Of course we don't all have the budget J&J does, however that doesn't mean that there aren't some important takeaways here on how to build customer loyalty.
By creating this apology video, they told their customers that they're listening to them, they understand the mistake they made, and that they want them back. Listen to the lyrics,
... I know we went away and let you down... believe me when I say, we want to turn this thing around... didn't mean to make you cry... didn't want to say goodbye... we're sorry... double sorry... triple sorry... you deserve the best and more, so take this coupon to the store
Look for opportunities in your own business and within your own budget, to take a pro-active approach to building customer loyalty.
Even without the video piece, send an email to your customers, be creative, make it stand out from every other email they've received. Add humor, great graphics, etc. but most importantly tell your customers exactly how you feel about the situation as Johnson & Johnson did in the lyrics of this apology video.
Learning How to Build Customer Loyalty is Critical
Business Fact No.1: It's far easier to sell something to an existing customer than it is to acquire a new one.
Loyal customers bring with them a lifetime value—a value beyond the individual sale. Conversely, the loss of a loyal customer represents a significant accumulated loss over time.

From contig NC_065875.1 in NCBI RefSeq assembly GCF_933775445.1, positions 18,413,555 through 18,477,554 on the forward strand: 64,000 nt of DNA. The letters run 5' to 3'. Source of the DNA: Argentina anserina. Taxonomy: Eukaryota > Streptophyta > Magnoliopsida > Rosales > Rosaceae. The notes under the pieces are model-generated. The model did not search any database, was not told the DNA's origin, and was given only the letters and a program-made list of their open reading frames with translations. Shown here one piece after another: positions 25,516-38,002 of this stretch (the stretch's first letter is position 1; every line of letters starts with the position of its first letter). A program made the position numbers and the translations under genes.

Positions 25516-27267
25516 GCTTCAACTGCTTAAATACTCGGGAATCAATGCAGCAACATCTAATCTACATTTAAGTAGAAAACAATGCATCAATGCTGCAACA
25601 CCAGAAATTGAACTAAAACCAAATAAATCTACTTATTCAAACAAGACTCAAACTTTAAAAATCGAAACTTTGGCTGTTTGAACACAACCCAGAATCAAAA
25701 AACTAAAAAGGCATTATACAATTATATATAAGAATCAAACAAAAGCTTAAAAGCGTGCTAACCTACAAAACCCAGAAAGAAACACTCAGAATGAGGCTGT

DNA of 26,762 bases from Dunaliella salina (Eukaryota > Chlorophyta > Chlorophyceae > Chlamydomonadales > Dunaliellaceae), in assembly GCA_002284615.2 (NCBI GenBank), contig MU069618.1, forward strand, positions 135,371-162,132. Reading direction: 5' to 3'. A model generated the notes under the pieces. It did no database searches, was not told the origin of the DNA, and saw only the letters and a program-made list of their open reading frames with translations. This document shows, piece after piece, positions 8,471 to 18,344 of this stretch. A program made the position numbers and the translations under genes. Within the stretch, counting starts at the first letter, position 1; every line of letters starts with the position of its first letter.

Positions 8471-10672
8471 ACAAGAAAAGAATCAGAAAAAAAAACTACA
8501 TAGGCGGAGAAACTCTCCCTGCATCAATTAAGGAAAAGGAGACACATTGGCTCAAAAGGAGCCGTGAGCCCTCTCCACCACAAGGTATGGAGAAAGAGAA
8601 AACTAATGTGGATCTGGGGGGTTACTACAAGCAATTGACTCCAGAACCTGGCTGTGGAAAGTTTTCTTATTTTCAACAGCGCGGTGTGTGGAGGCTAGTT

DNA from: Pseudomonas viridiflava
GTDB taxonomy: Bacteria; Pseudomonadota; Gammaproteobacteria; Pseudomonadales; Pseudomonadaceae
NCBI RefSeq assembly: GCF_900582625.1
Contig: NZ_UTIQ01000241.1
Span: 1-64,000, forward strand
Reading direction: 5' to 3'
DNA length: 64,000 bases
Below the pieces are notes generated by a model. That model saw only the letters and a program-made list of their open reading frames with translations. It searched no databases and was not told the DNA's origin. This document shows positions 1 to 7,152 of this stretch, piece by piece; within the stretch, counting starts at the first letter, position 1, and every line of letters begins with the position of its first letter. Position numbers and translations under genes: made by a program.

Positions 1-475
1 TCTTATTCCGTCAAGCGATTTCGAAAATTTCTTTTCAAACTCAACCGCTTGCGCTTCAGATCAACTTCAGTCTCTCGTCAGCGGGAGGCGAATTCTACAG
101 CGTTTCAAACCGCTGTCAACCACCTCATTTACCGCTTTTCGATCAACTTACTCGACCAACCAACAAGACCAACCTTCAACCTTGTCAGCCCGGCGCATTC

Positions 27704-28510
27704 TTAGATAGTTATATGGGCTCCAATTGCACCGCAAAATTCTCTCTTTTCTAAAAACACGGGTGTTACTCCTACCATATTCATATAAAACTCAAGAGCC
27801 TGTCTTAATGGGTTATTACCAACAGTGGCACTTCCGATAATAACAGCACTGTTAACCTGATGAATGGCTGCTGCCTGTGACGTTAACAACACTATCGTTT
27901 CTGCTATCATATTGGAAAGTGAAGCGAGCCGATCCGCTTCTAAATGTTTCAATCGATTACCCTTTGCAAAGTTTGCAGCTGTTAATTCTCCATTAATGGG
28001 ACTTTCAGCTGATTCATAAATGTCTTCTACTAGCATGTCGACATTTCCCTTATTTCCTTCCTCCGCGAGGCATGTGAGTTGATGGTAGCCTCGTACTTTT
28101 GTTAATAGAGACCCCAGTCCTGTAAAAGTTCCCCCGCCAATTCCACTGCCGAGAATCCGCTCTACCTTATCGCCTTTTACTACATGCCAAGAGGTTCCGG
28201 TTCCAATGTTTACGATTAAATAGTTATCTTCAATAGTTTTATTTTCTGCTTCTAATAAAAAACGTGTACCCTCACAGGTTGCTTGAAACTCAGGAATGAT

As long as a customer remains satisfied they will continue the relationship and with each new satisfying experience their loyalty to the business strengthens. Loyal customers bring with them the added benefit of credible referrals and an expanding customer/sales base.
Business Fact No.2: Referrals reduce sales cycles and sales expenses while building a quality base of satisfied customers who, in turn, provide additional referrals.
Companies that generate this self-perpetuating cycle typically succeed with an excellent customer experience including outstanding customer service—sales (as opposed to customers) are never enough to create and sustain this cycle.
Business Fact No.3: Mistakes and errors are essential to consider when developing best business practices, precisely because they are inevitable.
Issues and problems are a part of doing business. Failures represent ideal opportunities for strengthening customer loyalty AND satisfaction. Although it seems ironic, welcoming the occasional failure may be a prudent business practice.